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Brain freeze in COVID-19: Understanding the way our brain responds during a pandemic

First published 8 May 2020

Feeling stuck, unmotivated, or ready to give up? You are not alone. Professor Selena Bartlett from QUT’s Faculty of Health and Institute of Health and Biomedical Innovation says the coronavirus pandemic impacts how our brains are wired.

“People have been reaching out to me because they’ve been noticing things that they can’t really explain.

“What we are surrounded by is unprecedented and different; being in isolation, having this relentless news cycle around physical distancing, job loss and death.

“This has had a massive impact on our mental health.”

Professor Bartlett, who has over 30 years’ experience as a neuroscientist, explains how stress predisposes the brain to depression, anxiety and addiction, as well as leading to greater emotional brain reactivity.

“The thing to understand is that this isn’t you, it’s your brain and its processes.

“Being a sensory organ means it always senses everything, and because the brain’s main job is to keep you alive, it processes stress, anxiety and fear at a much greater rate than love and pleasure.”

Professor Bartlett goes on to explain that in order to stop the brain ‘freezing’, we need to maintain mental strength and happiness by making a conscious effort of being kind to ourselves – driving the love and pleasure component – particularly during this period time.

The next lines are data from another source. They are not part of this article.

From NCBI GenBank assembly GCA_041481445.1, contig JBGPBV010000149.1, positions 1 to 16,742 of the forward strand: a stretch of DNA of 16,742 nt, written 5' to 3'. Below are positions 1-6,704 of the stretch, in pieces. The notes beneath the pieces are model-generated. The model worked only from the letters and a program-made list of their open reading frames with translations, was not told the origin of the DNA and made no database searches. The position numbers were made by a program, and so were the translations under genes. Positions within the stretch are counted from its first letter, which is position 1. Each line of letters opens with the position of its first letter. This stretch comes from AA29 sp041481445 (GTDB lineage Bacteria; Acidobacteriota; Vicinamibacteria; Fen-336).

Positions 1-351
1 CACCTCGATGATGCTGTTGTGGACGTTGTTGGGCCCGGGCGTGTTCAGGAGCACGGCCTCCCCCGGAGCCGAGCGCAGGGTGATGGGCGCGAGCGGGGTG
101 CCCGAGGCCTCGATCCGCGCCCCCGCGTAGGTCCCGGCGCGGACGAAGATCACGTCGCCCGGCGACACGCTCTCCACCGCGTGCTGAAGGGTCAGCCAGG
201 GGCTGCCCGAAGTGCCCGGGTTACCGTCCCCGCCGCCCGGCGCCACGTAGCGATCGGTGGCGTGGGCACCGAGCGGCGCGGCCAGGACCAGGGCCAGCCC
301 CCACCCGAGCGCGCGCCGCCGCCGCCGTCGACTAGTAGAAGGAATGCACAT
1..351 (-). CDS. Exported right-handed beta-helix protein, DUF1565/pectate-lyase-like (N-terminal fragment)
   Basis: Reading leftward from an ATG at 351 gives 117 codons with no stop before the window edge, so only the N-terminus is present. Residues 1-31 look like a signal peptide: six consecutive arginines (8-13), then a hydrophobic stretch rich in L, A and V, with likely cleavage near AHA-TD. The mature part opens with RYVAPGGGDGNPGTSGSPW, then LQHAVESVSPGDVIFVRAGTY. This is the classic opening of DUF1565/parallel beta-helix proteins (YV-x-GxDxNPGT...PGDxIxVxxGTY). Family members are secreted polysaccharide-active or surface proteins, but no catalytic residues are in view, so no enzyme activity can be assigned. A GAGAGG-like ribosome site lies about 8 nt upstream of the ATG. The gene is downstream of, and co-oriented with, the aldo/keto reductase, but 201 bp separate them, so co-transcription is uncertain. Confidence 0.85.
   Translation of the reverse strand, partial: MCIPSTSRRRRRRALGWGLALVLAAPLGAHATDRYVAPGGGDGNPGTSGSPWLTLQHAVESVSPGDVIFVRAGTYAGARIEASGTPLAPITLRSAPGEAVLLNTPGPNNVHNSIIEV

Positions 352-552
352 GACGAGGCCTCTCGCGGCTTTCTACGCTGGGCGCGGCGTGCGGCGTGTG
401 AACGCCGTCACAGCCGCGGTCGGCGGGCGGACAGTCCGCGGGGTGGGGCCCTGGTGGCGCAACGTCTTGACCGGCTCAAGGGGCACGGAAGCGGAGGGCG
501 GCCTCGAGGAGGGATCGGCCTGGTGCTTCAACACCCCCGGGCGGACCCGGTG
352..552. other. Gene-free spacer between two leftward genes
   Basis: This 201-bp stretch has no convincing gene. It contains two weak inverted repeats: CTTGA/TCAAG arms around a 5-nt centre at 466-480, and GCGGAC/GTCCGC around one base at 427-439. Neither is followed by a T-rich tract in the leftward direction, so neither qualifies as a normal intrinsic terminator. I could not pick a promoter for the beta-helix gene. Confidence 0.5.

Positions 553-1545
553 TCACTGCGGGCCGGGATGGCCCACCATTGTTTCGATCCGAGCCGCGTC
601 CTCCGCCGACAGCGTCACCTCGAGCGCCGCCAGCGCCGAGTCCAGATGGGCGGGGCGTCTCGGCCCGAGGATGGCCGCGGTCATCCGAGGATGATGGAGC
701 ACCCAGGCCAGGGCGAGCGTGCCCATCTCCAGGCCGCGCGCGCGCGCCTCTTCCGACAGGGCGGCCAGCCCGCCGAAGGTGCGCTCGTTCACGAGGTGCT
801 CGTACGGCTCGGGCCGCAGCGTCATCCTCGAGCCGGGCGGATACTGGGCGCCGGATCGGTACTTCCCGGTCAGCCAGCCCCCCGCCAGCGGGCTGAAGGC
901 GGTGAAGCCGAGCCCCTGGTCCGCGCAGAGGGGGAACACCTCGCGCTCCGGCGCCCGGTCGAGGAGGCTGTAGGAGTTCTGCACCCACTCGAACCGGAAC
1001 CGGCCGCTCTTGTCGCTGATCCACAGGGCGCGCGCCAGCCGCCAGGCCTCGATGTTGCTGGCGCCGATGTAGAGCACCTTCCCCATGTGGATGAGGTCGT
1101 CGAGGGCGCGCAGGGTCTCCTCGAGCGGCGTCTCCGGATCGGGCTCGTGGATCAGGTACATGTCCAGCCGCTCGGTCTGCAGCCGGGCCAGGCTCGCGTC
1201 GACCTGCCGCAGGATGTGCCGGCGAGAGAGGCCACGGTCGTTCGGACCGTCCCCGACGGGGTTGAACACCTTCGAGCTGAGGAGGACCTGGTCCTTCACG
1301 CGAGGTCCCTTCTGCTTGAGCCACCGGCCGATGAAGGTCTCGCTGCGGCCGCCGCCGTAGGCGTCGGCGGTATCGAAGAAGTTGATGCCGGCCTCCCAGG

“Now is the time to maintain your mental strength despite everything that is going on around you.

“By doing this, you are helping healthcare workers by minimising the impact on the healthcare system right now, and that’s an extraordinary role on your part.”

To help get you started, here are four tips to help with unfreezing the brain:

  1. Set aside some time for exercise each day
  2. When you wake up, think of three things you are grateful for
  3. Try to minimise your sugar and alcohol intake
  4. Keep communicating with people – whether that’s family, friends, or online support groups.

The current pandemic has emphasised the need for a greater understanding of how our brains work during periods of uncertainty. Professor Bartlett hoping to begin a clinical trial of an online brain training platform that applies neuroscience and neuroplasticity to brain health and fitness. Professor Bartlett is confident the program will provide much needed mental health support for those impacted by the pandemic such as young people including QUT students.

Find out more about work QUT is doing in behavioural neuroscience and mental health.